Governance

New draft coastal regulation allows tourism in sensitive zone, poses threat to fishers

A notification by the environment ministry allows tourism activities in ecologically sensitive areas and land reclamation for commercial purpose along the coast.

 
By DTE Staff
Last Updated: Thursday 10 August 2017
The draft rules threaten fishing communities spread across 3,200 villages (Credit: Julia Maudlin/Flickr)
The draft rules threaten fishing communities spread across 3,200 villages (Credit: Julia Maudlin/Flickr) The draft rules threaten fishing communities spread across 3,200 villages (Credit: Julia Maudlin/Flickr)

The new draft Marine and Coastal Regulation Zone (MCRZ) notification stands to dilute rules, posing threat to various coastal and fishing communities spread across 3,200 villages on the Indian coastline.

The draft issued by issued by the Union Ministry of Environment, Forests and Climate Change (MoEF&CC) allows tourism activities in ecologically sensitive areas and land reclamation for commercial purpose along the coast. States and Union Territory governments are to prepare tourism plans for these regions.

The regulation also reduces the limit for housing infrastructure along the coast. The CRZ notification of 2011 permitted houses for coastal communities after 100 metres, however the draft notification reduces the limit to 50 metres.

The draft rules have also drastically reduced the regulation for offshore islands to 20 metres from the earlier 500 metres and permitted construction of the world's tallest statue on an artificial island near Mumbai.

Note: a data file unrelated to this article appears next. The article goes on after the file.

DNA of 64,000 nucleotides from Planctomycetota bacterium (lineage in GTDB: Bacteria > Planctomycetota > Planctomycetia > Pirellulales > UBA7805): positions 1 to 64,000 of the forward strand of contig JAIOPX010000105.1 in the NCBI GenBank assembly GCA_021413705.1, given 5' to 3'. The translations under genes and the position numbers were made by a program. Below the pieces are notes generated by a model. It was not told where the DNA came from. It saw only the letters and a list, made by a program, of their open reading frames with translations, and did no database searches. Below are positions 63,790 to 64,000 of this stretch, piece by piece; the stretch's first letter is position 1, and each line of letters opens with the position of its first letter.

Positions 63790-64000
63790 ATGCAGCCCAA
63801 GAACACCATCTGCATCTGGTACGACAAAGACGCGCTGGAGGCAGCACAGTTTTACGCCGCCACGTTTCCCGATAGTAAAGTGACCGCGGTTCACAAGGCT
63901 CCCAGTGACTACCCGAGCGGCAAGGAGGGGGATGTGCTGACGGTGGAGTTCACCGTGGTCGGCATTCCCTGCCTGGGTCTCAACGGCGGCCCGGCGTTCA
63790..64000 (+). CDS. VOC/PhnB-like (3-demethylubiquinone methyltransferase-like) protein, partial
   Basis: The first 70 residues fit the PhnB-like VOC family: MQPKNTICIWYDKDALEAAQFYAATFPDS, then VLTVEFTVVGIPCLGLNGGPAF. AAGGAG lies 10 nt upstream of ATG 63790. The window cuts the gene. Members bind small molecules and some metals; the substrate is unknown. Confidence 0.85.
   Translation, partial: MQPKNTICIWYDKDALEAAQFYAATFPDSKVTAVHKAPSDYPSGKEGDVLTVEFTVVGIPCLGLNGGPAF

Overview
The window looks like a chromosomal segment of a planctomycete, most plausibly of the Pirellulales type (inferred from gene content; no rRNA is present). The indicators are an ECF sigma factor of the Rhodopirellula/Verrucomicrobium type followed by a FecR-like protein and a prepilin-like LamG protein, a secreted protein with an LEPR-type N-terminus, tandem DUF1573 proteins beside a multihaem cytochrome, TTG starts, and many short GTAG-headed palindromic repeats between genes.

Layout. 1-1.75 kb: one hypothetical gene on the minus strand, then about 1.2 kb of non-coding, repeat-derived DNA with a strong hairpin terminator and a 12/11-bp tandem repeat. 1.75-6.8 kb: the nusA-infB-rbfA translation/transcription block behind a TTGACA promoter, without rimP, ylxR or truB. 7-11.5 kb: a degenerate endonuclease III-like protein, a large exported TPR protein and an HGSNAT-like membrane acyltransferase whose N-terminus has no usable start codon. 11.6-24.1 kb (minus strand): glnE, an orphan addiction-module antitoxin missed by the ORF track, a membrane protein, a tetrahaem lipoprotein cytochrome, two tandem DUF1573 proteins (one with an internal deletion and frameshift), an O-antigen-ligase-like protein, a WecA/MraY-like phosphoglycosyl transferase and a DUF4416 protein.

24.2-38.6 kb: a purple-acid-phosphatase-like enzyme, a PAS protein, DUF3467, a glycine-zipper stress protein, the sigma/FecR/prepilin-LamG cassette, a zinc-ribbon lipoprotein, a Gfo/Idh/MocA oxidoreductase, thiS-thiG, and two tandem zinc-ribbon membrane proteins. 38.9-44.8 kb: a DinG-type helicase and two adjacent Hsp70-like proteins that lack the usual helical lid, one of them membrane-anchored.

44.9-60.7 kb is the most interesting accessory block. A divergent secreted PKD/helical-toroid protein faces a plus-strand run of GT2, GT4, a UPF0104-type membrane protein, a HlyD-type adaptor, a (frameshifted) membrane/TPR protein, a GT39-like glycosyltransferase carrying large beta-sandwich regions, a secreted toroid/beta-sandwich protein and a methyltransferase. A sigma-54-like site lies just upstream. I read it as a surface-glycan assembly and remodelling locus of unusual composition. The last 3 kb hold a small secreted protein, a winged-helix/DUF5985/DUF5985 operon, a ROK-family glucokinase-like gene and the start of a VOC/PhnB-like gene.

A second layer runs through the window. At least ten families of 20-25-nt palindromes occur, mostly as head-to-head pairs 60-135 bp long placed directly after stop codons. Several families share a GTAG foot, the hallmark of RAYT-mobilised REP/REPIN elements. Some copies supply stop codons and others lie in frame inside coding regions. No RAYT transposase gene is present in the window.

The Koli fishing community in Mumbai stand to lose livelihood opportunities once the notification comes into force. Their land will be ceded and catch will be affected. A proposed sealink in the city will destroy mangroves and affect their catches, which is already dwindling due to industrial effluents and solid waste being dumped into the sea.

In Kerala, the National Fishworkers Forum submitted a memorandum to the Central government demanding withdrawal of the draft notification, terming the proposed changes as an infringement on the livelihood rights of coastal communities.

Think tank Centre for Policy Research has also says that the entire process of revising the CRZ Notification, 2011 has been a closed-door exercise. “Instead of the Ministry inviting suggestions and feedback from coastal communities, researchers, urban planners and legal experts on the implementation of the CRZ Notification and proposals for reform, there has been reluctance to share the details of this review,” it says on its website.

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